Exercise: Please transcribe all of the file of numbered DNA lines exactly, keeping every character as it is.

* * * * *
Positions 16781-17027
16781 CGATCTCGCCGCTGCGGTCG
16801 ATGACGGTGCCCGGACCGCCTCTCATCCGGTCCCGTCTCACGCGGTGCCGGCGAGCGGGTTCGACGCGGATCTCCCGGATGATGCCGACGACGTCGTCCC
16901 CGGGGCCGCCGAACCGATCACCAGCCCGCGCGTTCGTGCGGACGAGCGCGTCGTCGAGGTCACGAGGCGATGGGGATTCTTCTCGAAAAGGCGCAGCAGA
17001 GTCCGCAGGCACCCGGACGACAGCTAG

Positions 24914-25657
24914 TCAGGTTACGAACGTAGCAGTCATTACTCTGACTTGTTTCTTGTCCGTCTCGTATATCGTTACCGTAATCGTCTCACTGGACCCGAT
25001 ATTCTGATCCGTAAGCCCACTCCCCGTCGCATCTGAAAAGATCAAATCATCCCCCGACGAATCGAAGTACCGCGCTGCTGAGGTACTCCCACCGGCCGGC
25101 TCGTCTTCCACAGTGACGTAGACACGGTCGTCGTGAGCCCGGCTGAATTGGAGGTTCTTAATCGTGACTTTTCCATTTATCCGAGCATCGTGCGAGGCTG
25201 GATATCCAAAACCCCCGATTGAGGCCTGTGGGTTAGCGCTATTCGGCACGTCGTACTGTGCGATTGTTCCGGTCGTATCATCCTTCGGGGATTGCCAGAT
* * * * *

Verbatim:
Positions 16781-17027
16781 CGATCTCGCCGCTGCGGTCG
16801 ATGACGGTGCCCGGACCGCCTCTCATCCGGTCCCGTCTCACGCGGTGCCGGCGAGCGGGTTCGACGCGGATCTCCCGGATGATGCCGACGACGTCGTCCC
16901 CGGGGCCGCCGAACCGATCACCAGCCCGCGCGTTCGTGCGGACGAGCGCGTCGTCGAGGTCACGAGGCGATGGGGATTCTTCTCGAAAAGGCGCAGCAGA
17001 GTCCGCAGGCACCCGGACGACAGCTAG

Positions 24914-25657
24914 TCAGGTTACGAACGTAGCAGTCATTACTCTGACTTGTTTCTTGTCCGTCTCGTATATCGTTACCGTAATCGTCTCACTGGACCCGAT
25001 ATTCTGATCCGTAAGCCCACTCCCCGTCGCATCTGAAAAGATCAAATCATCCCCCGACGAATCGAAGTACCGCGCTGCTGAGGTACTCCCACCGGCCGGC
25101 TCGTCTTCCACAGTGACGTAGACACGGTCGTCGTGAGCCCGGCTGAATTGGAGGTTCTTAATCGTGACTTTTCCATTTATCCGAGCATCGTGCGAGGCTG
25201 GATATCCAAAACCCCCGATTGAGGCCTGTGGGTTAGCGCTATTCGGCACGTCGTACTGTGCGATTGTTCCGGTCGTATCATCCTTCGGGGATTGCCAGAT